Andre Drummond wants a maximum contract and has expressed a desire to stay with the Detroit Pistons. Here’s the latest information.
Professional athletes are put on a pedestal because of the media deals and how sports are a form of entertainment. They’re not just basketball players, they are celebrities, which is why Detroit Pistons pending free agent Andre Drummond strips negotiations down to its simplest form.
The 26-year-old center has led the league in rebounding in three of the last seasons years and is the only player in NBA history with four seasons of 1,000 points, 1,000 rebounds, 100 steals and 100 blocks.
“That’s the way anybody would see themselves,” Drummond said to the Detroit Free Press’ Vince Ellis on Tuesday, one day after Detroit Pistons owner Tom Gores said the franchise is “dedicated” to the 2012 first-round pick.
“It doesn’t matter if you’re a basketball player. With the work you put in, you should be rewarded for it — no matter who you are. If it’s me or even a rookie. Everybody feels like they should make a maximum amount of dollars.”
This summer, Drummond hinted at declining his $28.8 million player option for the 2020-21 season, which expires on Oct. 21. Though it’s not because he wants to leave Detroit, rather he wants to stay with the Pistons and has requested talks begin a contract extension. Ellis reported that they’re at ‘a business level’ in extension talks.
It’s an enticing option for Drummond to hit the free agent market since he’ll be the top player to hit the market. Anthony Davis may technically be a free agent but his desire to re-sign with the Los Angeles Lakers have been expressed publicly. Draymond Green and Nikola Vucevic signed a four-year, $100 million extensions in the offseason to remain with their respective teams.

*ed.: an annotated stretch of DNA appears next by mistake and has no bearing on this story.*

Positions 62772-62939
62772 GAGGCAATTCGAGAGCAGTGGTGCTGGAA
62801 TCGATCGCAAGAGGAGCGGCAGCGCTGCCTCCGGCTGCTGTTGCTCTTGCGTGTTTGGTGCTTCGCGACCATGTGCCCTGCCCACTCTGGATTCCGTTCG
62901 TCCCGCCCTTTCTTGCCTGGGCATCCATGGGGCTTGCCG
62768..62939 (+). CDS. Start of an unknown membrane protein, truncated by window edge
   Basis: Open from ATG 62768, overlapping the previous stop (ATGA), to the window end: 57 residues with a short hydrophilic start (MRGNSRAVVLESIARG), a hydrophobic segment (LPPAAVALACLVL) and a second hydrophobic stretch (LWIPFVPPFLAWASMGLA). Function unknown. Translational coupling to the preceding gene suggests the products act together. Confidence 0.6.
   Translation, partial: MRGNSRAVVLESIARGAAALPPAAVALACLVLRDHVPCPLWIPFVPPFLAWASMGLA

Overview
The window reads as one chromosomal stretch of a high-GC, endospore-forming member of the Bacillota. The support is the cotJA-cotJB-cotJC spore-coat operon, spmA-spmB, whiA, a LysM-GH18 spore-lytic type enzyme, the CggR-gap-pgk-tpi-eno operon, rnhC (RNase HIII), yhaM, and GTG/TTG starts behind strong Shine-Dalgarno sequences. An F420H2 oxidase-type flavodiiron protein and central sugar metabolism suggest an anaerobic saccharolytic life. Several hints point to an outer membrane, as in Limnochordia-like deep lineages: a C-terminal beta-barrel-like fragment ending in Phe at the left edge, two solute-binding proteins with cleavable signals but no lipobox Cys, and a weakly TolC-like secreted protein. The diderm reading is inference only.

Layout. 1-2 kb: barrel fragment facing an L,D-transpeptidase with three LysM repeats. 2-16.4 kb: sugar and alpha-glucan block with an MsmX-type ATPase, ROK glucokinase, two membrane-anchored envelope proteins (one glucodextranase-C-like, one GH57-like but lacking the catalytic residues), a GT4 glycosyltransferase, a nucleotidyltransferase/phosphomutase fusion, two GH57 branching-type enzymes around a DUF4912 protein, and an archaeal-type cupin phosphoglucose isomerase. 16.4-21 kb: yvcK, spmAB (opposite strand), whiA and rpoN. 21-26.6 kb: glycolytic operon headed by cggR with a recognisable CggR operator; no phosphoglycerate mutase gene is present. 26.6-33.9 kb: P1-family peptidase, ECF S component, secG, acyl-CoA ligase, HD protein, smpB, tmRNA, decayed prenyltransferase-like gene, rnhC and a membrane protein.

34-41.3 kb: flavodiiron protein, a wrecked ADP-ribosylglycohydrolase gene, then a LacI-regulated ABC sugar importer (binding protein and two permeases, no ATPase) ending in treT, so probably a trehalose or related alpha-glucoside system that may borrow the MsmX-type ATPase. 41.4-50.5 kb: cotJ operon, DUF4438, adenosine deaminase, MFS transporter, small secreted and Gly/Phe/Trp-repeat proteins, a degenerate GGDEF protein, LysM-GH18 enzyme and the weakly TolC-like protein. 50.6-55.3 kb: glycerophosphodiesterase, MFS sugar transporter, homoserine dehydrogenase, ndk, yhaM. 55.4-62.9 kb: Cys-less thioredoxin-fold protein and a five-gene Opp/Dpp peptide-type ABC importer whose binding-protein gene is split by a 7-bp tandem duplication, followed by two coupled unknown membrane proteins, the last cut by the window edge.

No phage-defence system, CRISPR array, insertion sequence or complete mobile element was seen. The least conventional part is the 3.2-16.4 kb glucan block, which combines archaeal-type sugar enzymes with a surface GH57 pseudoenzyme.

Pistons Senior Advisor Ed Stefanski is in a precarious spot because if he offers anything short of a maximum contract, Drummond could walk for nothing in free agency. But if he offers him the max extension, it would begin around $34 and could be up to $190 million over five years.
If, or when, Drummond declines his player option, the Pistons would have to offer him more than $28.75 million but no more than $34.5 million in the first year of the extension.
More from PistonPowered
- Detroit Pistons: 3 things we’d like to see vs. the Atlanta Hawks
- Detroit Pistons: Sorry, but how is Blake Griffin “earning” minutes?
- The Detroit Pistons are following the Miami Heat model for team building
- Detroit Pistons: Observations on Heat rematch
- Detroit Pistons: Should the Pistons take a risk on Kevin Porter Jr.?
Detroit is in a good spot for future free agents with the opening of the Henry Ford Detroit Pistons Performance Center. Drummond said himself it’s better than USA Basketball’s facility. Joe Johnson saw new facilities in Utah and Brooklyn and he favors Detroit’s.
“This is hands down the best one,” he said. “I’m not just saying that because I’m here. I’ve seen both of them. I don’t think it can compare. This is dope.”
It will be a selling point to premier free agents in 2021, since the Pistons can afford at least one maximum contract with only Blake Griffin and Sekou Doumbouya having contracts beyond 2021. Though it’s unlikely that holds.
Pistons owner Tom Gores knows the importance of Drummond in Detroit’s lineup. He seems motivated to get a deal done, too.
“We know how dedicated we are to each other,” Gores told the Free Press. “I’ve said it many times: He’s very underrated in a lot of ways for what he does, and culturally he’s been so good for this team, just in terms of his attitude, and just watching him really grow up. I met him when he was 18.
“We’ve got to run the process. Everybody’s talking at a business level and we have a lot of respect for each other, but it’s early.”
At the end of the day, it is a business. Should the two not reach an agreement and the Pistons start falling off before the All-Star break, it’s possible he could be dealt to address a need instead of dealing with those needs in free agency.
Some want Drummond to stay and be the face of the Pistons franchise. Others don’t. Time will tell but, at the end of the day, a business decision has to be made on both sides of the table.